While not formally calling for his resignation, the newspaper declared the Prime Minister's long domination of Spanish politics to be over. It called on him to submit to a confidence vote in parliament.
Mr Gonzalez is under siege for, among other things, his alleged role in a "dirty war" waged against the Basque separatist group, Eta, in the Eighties. The editorial, "End of an era", said: "The death-agony of more than a decade of Socialist government seems inevitable and threatens to become the death-agony for everyone . . . "
The defection of El Pais, Spain's most influential newspaper, is a painful blow for the government. Founded in 1976, six months after Franco's death, it marched arm-in-arm with the still illegal Socialist Party to record, explain and virtually to symbolise Spain's peaceful transition to democracy.
The paper regarded the party's young leaders as heroes. Its cartoonist, Peridis, ran affectionate caricatures portraying an energetic Felipe tilting at the pillars of the establishment with a red rose clutched in his fist.
Yesterday Peridis drew Mr Gonzalez as himself an establishment pillar, held up by his coalition partner, the Catalan leader Jordi Pujol, and being bumped from behind by the conservative Popular Party leader, Jose Maria Aznar.
When the Socialists came to power in 1982, El Pais backed a government that implemented policies for which the paper had campaigned. But, as Mr Gonzalez's lustre faded, other papers, particularly the anti-government El Mundo, became a harsher scourge, surpassing El Pais in crusading zeal.
El Mundo is carrying the testimony of two former policemen who accuse the government of paying them hush money in the Eighties over the organisation of GAL, the anti-terrorist squad accused of waging war on Eta through a shoot-to-kill policy.The El Pais editorial yesterday called on Mr Gonzalez to debate the GAL affair in parliament.
The economy minister, Pedro Solbes, yesterday announced after a cabinet meeting that a package of measures will be implement to curb public spending.
Last year's inflation figures, also announced yesterday, were 4.3 per cent - slightly up on the previous year.
EL PAIS Extracts from the front-page editorial in yesterday's El Pais:
"Should Felipe Gonzalez resign? Should he call general elections?...When and how will this end this stage of more than a decade of socialist government whose death agony appears inevitable and threatens to become the death agony of everybody?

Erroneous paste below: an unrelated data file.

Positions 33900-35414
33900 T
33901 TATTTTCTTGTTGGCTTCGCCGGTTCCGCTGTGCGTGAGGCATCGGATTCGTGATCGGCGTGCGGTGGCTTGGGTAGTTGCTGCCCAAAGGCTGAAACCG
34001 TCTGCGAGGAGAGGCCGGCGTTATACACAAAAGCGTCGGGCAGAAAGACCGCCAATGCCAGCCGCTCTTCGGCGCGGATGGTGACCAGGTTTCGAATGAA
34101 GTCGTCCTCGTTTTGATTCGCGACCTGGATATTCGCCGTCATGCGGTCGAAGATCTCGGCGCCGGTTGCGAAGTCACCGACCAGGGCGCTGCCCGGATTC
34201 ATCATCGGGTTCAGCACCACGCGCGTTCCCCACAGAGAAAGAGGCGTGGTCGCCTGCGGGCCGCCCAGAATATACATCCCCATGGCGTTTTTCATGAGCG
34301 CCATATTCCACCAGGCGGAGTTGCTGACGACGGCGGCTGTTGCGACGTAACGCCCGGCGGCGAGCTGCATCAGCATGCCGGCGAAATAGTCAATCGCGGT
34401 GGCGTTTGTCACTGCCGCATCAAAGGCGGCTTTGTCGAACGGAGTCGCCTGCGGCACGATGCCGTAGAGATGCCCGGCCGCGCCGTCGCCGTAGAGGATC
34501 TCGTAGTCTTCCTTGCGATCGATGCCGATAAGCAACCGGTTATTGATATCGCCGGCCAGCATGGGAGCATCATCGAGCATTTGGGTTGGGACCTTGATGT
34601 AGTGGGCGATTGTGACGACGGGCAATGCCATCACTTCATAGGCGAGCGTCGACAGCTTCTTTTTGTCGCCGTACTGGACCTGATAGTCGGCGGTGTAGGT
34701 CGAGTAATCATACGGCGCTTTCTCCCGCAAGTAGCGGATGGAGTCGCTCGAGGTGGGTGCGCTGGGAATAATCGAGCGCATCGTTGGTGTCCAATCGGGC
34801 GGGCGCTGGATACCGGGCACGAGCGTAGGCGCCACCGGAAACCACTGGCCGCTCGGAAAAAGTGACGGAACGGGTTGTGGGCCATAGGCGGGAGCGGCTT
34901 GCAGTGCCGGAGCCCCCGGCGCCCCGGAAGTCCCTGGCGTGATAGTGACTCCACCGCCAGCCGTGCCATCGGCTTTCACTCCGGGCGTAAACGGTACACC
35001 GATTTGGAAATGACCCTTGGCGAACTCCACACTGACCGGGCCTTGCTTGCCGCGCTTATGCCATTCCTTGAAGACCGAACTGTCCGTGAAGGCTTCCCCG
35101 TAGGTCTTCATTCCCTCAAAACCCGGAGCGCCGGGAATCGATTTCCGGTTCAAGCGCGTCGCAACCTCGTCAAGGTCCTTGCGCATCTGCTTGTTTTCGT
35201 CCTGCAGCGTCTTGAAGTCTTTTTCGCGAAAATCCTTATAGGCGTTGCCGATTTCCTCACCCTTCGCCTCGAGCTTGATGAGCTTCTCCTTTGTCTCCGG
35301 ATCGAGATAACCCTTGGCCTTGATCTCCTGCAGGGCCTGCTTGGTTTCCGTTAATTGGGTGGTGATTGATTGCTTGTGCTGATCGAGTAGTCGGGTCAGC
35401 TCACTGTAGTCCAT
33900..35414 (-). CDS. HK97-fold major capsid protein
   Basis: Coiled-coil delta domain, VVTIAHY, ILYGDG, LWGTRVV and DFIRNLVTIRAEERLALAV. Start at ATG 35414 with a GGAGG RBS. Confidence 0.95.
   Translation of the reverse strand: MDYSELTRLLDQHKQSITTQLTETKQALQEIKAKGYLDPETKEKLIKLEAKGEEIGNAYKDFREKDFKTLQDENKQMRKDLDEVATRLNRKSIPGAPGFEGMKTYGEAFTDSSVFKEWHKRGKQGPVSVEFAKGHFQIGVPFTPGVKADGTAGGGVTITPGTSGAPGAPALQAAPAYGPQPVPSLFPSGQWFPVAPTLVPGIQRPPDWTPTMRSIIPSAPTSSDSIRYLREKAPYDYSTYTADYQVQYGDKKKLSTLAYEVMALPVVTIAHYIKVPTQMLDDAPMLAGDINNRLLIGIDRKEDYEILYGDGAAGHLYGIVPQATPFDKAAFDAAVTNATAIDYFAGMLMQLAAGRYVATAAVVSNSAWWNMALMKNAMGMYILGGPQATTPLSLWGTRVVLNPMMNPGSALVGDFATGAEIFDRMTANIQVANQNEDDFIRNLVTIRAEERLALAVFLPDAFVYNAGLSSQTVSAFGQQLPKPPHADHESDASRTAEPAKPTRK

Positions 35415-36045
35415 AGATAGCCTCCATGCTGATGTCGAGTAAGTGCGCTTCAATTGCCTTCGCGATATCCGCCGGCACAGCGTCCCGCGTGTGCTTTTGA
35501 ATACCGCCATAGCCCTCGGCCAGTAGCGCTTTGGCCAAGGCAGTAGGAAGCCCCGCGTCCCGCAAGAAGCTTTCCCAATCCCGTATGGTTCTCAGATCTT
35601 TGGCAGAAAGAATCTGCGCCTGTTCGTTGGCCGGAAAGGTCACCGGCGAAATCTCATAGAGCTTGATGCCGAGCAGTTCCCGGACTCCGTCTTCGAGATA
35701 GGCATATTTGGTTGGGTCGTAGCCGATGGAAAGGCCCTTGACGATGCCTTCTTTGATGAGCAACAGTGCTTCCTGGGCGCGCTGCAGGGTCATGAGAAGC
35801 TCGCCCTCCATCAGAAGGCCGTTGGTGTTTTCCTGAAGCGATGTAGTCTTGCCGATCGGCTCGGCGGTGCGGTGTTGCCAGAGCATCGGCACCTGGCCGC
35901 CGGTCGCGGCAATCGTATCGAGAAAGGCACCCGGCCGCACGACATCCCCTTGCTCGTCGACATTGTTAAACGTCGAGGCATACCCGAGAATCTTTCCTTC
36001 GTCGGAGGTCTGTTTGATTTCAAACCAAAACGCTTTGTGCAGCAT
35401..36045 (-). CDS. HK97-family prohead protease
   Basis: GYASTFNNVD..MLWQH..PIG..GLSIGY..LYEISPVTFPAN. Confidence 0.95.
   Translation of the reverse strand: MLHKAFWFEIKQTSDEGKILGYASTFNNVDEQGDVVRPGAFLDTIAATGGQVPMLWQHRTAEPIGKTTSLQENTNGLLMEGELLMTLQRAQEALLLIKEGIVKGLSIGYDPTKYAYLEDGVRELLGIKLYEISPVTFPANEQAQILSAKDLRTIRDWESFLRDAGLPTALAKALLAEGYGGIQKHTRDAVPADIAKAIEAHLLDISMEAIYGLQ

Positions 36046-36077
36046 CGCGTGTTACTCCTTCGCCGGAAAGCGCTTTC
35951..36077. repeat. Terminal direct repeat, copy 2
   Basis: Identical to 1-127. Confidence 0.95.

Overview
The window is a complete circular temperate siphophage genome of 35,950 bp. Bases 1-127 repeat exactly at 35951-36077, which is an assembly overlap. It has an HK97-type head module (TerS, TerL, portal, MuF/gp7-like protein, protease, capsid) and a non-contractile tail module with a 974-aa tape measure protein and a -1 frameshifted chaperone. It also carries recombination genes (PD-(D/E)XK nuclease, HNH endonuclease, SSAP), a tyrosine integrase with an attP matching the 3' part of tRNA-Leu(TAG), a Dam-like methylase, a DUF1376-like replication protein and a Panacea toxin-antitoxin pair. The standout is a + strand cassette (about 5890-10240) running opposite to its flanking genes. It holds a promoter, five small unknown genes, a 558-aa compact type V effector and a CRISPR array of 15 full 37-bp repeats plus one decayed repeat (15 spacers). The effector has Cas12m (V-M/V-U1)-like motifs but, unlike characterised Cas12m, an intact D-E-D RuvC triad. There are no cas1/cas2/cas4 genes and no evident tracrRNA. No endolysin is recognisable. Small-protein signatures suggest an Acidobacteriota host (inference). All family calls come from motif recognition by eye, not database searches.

The responses of the Prime Minister to questions over the state's responsibility for control of the [anti-terrorist police] GAL have not been believed by the broad majority of the population.
Both are sustained thanks to the support which the minority Catalans give them in Parliament...There is the impression, we think widely held, that the model of government that Gonzalez has created during the last 12 years has come to an end. The possibilities of change within the Spanish Socialist Workers Party seem for the moment almost non- existent.
A new stage in the life of the country must be opened and it is more than probable that the exhaustion of Gonzalez will not permit him to continue playing the starring role in which he has cast himself further.
Furthermore, the future of Spain cannot go on being subjected to an uncertainty which to a large extent depends on criminal proceedings whose final verdict will be delayed for years. Apart from the intended coup d'etat [in 1981], this is the first occasion on which Spanish democracy must put to the test the constitutional resources to resolve a political crisis .
Gonzalez must not only go to Parliament as the opposition demands to debate the subject of the GAL but he must propose a motion of confidence which would oblige the representative of popular sovereignty to ratify or not the post of the current Prime Minister.
The indecision of Mr Gonzalez has done nothing but worsen things. If the government wins a confidence vote, Gonzalez can continue governing. If not his defeat should give rise to a transitional Cabinet whose fundamental mission would be to agree with allpolitical forces to call general elections.
The dilemma is to continue as we are or to resort to the democratic instruments which the constitution provides. The most powerful of those are general elections...The present situation threatens not only to destroy the government but to damage the democratic system itself.
Let Gonzalez immediately present a motion of confidence. Let us now respond with a censure motion to the Prime Ministers' culpable immobilism. Let all assume their political duties with respect to the electorate. Otherwise Gonzalez will end up by being pushed out.
But it will be all the Spaniards who will feel the kick up the backside."Reuse content